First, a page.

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Mid-Tenn Homes

--July 11-24, 2018

3A

Beginner’s guide to real estate investments

P

urchasing a house

or property is about

more than setting up a

home. Although quite

a number of people buy real

estate to establish their future,

long-term abodes, many oth-

ers recognize the potentially

lucrative investment that lies

within a real estate purchase.

Despite the ups and downs

of the economy, real estate has

become a common investment

vehicle - one that has plenty of

potential for making big gains

for those who are willing to put

in the effort. According to the

experts at Entrepreneur, even

in a bad economy, real estate

investments will usually fare

better than stocks. Real estate

also continues to appreciate

despite the occasional eco-

nomical slow-down.

Like any other endeavor,

there is a right and a wrong

way to go about investing in

real estate. Novices may not

know where to begin their first

forays into the real estate mar-

ket as investors, even if they

already own their own homes.

Buying a property as an invest-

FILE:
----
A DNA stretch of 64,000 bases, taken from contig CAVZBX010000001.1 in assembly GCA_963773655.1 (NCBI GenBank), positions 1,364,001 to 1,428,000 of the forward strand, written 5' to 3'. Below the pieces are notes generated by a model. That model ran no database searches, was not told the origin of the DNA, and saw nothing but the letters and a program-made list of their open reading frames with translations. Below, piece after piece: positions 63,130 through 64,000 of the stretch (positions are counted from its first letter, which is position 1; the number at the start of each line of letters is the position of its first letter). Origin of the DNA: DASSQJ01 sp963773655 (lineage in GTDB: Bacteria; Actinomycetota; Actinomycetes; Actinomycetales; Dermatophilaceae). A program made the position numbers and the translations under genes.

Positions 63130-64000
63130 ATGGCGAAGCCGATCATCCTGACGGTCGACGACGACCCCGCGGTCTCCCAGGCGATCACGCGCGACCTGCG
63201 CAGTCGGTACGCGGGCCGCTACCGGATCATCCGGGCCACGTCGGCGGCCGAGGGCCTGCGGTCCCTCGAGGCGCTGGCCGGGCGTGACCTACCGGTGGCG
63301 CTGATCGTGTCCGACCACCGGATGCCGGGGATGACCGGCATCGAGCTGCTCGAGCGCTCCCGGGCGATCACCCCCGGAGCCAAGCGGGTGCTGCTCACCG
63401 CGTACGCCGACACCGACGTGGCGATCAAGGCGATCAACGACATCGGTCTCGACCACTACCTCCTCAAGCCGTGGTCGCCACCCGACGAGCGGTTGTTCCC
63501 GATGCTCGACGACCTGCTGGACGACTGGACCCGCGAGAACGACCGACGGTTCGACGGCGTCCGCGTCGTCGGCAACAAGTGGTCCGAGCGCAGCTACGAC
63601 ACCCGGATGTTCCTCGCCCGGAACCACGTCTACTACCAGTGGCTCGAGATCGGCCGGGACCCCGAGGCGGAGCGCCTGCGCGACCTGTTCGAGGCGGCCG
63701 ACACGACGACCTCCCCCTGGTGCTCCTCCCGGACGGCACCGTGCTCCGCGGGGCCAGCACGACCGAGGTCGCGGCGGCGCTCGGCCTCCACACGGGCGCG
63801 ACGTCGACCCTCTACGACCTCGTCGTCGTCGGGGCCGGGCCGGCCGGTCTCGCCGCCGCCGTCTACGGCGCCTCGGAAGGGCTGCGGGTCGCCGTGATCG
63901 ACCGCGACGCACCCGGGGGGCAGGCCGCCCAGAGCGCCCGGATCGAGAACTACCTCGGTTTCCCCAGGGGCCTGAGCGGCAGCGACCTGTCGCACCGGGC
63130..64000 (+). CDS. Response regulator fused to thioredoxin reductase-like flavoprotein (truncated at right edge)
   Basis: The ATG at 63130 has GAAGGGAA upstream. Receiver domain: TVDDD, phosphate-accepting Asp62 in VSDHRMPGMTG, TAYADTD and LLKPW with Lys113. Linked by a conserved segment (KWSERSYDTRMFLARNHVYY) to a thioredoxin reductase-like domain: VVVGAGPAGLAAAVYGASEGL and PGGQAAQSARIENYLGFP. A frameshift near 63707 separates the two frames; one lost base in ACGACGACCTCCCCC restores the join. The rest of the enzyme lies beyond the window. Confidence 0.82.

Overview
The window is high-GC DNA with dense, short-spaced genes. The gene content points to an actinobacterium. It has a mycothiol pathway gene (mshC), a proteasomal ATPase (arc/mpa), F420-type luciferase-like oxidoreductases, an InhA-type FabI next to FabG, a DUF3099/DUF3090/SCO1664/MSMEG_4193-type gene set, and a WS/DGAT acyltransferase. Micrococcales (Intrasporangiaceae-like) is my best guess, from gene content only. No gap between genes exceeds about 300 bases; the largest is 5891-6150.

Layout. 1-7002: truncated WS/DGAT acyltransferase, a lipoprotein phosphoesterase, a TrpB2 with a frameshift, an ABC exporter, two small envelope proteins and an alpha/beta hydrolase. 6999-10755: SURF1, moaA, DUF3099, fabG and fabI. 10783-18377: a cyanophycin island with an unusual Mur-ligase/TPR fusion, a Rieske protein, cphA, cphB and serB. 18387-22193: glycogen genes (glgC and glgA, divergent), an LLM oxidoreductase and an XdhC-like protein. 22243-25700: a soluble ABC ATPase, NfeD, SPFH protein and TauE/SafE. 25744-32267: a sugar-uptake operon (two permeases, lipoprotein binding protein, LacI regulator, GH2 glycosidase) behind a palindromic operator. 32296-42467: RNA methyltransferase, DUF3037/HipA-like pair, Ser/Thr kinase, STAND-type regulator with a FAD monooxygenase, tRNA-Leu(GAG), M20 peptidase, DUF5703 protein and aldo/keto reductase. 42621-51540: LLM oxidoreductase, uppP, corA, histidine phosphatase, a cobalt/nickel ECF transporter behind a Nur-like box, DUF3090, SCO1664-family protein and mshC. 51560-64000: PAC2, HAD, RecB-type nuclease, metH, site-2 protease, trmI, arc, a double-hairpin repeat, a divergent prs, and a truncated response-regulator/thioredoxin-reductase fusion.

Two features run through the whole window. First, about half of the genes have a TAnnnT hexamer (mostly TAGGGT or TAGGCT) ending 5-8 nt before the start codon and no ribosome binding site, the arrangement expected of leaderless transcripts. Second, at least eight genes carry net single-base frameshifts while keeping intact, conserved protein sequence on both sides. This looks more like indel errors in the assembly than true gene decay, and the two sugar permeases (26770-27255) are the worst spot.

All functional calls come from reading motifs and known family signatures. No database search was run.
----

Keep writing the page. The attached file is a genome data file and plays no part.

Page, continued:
ment is an entirely different

animal than buying a home to

establish a residence. How-

ever, with the right guidance,

anyone can dabble in real es-

tate.

· Establish financial goals.

Before you even begin looking

at properties or put forth

the effort of meeting with an

agent, you must determine

what you expect from the

investment. The days of buying

real estate and flipping it for

a fast profit may no longer

be here. However, real estate

can provide a steady stream of

long-term income. Understand

what you hope to achieve by

investing. If it’s to become

an overnight millionaire, you

may be looking at the wrong

investment vehicle in real

estate.

· Establish a plan. New

investors who do not have a

plan in place will likely spend

toomuchor havemore setbacks

than others who have planned

accordingly. When investing

in real estate, it’s more about

the bottom line than the

property itself. According to

Springboard Academy, a real

estate academy for investors,

look for motivated sellers and

stick to a set purchase price.

Try to make offers on a variety

of properties that work in your

financial favor. And know

what you want to do with the

property (i.e., renovate and

sell, remove and rebuild, or

rehab and rent) before you

buy. Fit the house to the plan,

and not vice-versa.

· Start small. If this is your

first time out there, stick with

properties that will turnover

quickly. Research areas in

and around urban centers

or close to transportation

and shopping. A good starter

property is a small house or

a condominium that can be

refurbished and then rented.

Rental

properties

offer

steady sources of income

when renters are properly

vetted, offers Investopedia, an

investment resource.